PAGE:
[The Chicago Tribune's premature headline on the morning of November 3rd, heading a story by Arthur Sears Henning, gave the world this iconic image; only a few hundred copies of the paper were printed before it was changed, but it was enough to give the President the photo-op to end all photo-ops.]
1852 - Franklin Pierce was elected 14th US President over Whig Winfield Scott.
1889 - North and South Dakota became the 39th and 40th states.
1917 - The Balfour Declaration proclaimed support for Jewish settlement in Palestine.
1920 - Warren G. Harding was elected 29th US President over Democrat James M. Cox.
1930 - Haile Selassie was crowned emperor of Ethiopia, an event still celebrated by Rastafarians.
1936 - The Canadian Broadcasting Corporation was established as a radio network on the same day the British Broadcasting Corporation initiated the BBC Television Service; both channels are still in operation to this day.
1947 - Howard Hughes piloted the maiden (and only) flight of the Spruce Goose (aka the Hughes H-4 Hercules), the largest fixed-wing aircraft ever built, at Long Beach, California. Today it resides at the Evergreen Aviation & Space Museum in McMinnville, Oregon.
1948 - Harry S. Truman was elected* 33rd US President over Republican Thomas E. Dewey despite a rift in his own party caused by Dixiecrat candidate Strom Thurmond.
*Because he'd initially become President after his successor Franklin Delano Roosevelt died in office in April 1946, this was Truman's one and only Presidential victory.
1963 - South Vietnam's President Ngô Ðình Diệm was assassinated following a military coup.
1964 - King Saud of Saudi Arabia was deposed by a family coup, and replaced by his half-brother King Faisal.
1965 - Norman Morrison, a 31-year-old Quaker, set himself on fire in front of the river entrance to The Pentagon to protest the use of napalm in the Vietnam War.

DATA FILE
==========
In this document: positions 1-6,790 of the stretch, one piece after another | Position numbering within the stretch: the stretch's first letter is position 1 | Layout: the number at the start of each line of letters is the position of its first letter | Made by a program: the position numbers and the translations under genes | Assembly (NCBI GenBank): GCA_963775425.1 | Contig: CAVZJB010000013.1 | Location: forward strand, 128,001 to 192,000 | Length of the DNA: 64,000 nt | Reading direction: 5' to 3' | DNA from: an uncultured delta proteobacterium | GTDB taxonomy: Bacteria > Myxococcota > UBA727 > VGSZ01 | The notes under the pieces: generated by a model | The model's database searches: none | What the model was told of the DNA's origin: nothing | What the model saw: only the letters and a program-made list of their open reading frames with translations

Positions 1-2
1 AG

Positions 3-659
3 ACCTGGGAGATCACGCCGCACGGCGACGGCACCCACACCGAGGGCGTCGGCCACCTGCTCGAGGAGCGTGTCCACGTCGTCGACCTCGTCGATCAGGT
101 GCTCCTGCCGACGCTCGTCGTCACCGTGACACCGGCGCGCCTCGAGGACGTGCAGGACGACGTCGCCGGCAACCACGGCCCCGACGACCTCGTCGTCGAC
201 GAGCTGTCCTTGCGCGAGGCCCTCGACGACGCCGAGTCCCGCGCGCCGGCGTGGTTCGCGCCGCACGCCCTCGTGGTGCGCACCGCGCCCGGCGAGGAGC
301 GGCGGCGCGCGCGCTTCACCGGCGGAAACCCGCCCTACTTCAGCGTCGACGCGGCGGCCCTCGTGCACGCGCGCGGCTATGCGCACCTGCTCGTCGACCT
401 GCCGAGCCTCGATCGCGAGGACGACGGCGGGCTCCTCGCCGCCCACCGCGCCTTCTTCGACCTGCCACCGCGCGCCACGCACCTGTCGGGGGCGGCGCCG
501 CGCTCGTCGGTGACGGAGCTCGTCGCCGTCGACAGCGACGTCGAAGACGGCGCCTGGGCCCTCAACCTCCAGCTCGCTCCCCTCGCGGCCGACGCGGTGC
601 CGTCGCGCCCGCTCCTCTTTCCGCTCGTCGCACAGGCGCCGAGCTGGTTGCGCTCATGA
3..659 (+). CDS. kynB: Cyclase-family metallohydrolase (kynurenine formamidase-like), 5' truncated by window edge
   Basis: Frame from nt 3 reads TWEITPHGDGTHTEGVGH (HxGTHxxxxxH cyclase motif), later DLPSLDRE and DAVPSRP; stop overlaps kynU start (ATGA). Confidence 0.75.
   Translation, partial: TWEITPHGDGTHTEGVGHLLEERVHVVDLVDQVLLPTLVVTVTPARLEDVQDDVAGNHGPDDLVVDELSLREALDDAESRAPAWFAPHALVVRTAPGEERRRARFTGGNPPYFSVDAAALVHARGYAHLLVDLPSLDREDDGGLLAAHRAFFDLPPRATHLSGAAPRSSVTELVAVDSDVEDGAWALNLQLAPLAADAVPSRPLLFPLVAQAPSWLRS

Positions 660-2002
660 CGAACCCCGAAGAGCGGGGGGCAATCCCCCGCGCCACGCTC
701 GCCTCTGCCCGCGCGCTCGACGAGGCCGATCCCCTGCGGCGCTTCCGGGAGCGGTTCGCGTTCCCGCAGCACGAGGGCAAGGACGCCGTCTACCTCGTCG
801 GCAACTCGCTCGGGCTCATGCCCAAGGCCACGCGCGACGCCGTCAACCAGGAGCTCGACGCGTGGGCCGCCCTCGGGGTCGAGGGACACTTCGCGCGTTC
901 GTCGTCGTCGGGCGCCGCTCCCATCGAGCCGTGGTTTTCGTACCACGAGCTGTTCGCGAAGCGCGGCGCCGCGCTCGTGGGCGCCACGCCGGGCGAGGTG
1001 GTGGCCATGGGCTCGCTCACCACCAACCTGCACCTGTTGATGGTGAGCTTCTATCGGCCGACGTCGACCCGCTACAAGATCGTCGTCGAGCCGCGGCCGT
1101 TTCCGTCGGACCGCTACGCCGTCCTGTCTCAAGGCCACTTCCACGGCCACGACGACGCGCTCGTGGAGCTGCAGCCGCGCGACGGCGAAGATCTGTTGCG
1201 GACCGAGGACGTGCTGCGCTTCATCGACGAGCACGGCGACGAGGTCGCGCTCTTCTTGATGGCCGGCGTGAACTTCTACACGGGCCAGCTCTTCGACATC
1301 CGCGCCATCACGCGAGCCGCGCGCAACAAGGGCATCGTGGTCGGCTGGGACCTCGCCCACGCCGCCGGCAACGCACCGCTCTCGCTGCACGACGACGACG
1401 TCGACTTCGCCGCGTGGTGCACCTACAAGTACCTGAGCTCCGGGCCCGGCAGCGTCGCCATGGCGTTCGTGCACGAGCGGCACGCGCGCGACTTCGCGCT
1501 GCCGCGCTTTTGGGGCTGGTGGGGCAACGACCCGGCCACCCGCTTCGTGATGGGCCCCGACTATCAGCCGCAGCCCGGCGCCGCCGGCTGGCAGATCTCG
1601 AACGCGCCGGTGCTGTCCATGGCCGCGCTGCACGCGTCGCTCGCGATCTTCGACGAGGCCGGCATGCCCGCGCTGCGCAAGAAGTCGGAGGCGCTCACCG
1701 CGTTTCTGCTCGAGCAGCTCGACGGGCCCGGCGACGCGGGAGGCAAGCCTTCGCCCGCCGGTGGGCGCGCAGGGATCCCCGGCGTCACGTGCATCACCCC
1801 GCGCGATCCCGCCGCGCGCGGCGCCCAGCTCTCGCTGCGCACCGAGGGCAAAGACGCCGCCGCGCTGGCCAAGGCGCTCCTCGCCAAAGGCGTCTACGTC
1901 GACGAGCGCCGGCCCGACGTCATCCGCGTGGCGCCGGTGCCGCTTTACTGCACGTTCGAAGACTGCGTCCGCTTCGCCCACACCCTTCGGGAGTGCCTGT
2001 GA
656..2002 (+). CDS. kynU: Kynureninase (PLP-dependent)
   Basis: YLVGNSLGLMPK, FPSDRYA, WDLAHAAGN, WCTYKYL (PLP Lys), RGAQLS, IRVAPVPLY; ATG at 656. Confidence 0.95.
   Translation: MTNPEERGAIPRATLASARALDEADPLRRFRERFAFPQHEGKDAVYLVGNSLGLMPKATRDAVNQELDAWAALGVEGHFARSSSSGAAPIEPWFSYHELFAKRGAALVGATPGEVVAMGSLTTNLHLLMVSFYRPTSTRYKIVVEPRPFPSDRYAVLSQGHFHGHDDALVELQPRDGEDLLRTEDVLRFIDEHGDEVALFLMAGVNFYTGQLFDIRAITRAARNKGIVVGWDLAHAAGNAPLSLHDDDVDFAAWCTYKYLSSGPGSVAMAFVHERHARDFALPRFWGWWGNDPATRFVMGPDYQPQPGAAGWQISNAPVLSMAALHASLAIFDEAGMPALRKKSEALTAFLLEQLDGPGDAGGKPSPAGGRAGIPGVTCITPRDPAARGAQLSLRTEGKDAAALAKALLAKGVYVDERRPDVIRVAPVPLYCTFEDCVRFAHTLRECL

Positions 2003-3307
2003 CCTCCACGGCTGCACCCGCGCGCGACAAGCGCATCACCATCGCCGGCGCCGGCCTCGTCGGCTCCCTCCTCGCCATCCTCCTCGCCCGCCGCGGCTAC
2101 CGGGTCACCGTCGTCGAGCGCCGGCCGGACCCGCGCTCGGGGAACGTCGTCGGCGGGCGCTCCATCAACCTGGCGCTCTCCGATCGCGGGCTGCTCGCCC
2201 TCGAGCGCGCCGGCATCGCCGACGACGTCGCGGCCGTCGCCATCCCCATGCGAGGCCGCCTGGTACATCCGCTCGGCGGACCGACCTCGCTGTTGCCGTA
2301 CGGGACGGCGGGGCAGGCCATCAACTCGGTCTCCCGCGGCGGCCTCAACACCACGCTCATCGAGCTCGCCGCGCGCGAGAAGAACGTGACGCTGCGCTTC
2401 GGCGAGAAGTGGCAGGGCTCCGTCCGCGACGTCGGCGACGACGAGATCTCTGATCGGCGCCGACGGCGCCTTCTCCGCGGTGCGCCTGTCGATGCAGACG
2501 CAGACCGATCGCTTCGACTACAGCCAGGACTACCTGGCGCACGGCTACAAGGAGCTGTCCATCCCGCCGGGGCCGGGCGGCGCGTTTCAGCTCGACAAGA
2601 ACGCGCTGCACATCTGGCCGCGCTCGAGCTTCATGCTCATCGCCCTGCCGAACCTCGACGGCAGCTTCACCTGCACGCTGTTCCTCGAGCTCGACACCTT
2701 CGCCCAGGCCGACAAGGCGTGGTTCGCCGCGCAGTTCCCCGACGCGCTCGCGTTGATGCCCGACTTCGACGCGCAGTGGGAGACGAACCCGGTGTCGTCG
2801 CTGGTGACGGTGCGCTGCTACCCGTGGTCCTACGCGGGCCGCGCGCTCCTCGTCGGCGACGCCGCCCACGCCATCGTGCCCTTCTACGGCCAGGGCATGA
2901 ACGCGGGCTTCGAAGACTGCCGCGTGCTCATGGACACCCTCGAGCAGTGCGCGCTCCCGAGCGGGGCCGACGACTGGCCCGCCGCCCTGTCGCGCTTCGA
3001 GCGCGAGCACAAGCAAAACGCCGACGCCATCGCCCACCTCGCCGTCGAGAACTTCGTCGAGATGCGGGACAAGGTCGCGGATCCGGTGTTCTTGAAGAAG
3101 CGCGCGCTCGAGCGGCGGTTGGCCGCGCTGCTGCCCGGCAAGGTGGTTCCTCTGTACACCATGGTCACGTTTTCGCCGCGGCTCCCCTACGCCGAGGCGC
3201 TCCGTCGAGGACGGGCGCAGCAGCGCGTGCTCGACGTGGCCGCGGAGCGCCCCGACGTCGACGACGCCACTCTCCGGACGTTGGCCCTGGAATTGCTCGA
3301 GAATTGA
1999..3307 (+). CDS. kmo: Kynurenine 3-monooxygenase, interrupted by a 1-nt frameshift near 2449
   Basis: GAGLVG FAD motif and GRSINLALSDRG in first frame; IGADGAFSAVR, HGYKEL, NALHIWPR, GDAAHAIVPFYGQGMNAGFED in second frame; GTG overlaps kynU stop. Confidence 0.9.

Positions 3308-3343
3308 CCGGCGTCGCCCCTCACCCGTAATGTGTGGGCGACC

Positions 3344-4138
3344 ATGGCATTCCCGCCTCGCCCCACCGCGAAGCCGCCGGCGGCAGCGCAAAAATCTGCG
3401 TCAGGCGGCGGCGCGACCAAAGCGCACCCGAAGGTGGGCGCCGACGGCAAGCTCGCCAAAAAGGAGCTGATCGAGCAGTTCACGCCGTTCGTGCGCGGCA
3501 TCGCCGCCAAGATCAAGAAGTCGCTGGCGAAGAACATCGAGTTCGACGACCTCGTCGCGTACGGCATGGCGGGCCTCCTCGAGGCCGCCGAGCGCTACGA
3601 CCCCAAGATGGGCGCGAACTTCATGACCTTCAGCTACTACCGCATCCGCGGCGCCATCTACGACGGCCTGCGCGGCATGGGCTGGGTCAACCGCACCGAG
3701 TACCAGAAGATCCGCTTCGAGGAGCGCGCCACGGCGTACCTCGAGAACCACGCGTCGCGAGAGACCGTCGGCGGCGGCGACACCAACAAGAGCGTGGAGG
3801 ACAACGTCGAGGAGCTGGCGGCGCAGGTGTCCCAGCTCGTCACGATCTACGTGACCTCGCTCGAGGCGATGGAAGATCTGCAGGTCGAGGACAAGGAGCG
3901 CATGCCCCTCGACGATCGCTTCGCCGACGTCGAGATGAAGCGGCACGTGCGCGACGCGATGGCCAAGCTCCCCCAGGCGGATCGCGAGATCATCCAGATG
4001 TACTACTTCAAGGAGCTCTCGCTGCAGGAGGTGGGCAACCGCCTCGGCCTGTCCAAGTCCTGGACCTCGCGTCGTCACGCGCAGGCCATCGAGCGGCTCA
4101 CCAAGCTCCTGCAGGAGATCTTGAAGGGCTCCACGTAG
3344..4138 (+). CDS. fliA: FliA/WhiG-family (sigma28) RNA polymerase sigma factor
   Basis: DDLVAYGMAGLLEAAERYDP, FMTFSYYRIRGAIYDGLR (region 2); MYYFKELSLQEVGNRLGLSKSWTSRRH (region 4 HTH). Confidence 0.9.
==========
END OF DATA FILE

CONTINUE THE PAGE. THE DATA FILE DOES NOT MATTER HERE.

1976 - Jimmy Carter was elected 39th US President over Republican Gerald R. Ford, becoming the first US president from the Deep South since Reconstruction.
1982 - The UK's Channel 4 was launched; within five years it had established itself as the best English-language television network that ever was.
1983 - President Ronald Reagan signed a bill creating Martin Luther King Day, currently the only national holiday honoring an individual American; due to opposition from crackers and bigots, January 17th, 2000, was the first time it was celebrated officially in all 50 states.
1984 - Velma Barfield became the first woman executed in the US since 1962; she was also the first US woman executed by lethal injection. She died at Central Prison in Raleigh, North Carolina, for poisoning 4 elderly patients in her care.
1988 - The Morris worm, the first internet-distributed computer worm to gain significant mainstream media attention, was created at Cornell by Robert Tappan Morris but launched from MIT as a ruse. Morris is now an associate professor at MIT.
2000 - The first crew arrived at the International Space Station, consisting of US astronaut William Shepherd and two Russian cosmonauts, Yuri Gidzenko and Sergei Krikalev; since then the ISS has been continuously occupied.
2004 - George W. Bush was elected to a 'second' term as US President over Democrat John Kerry.
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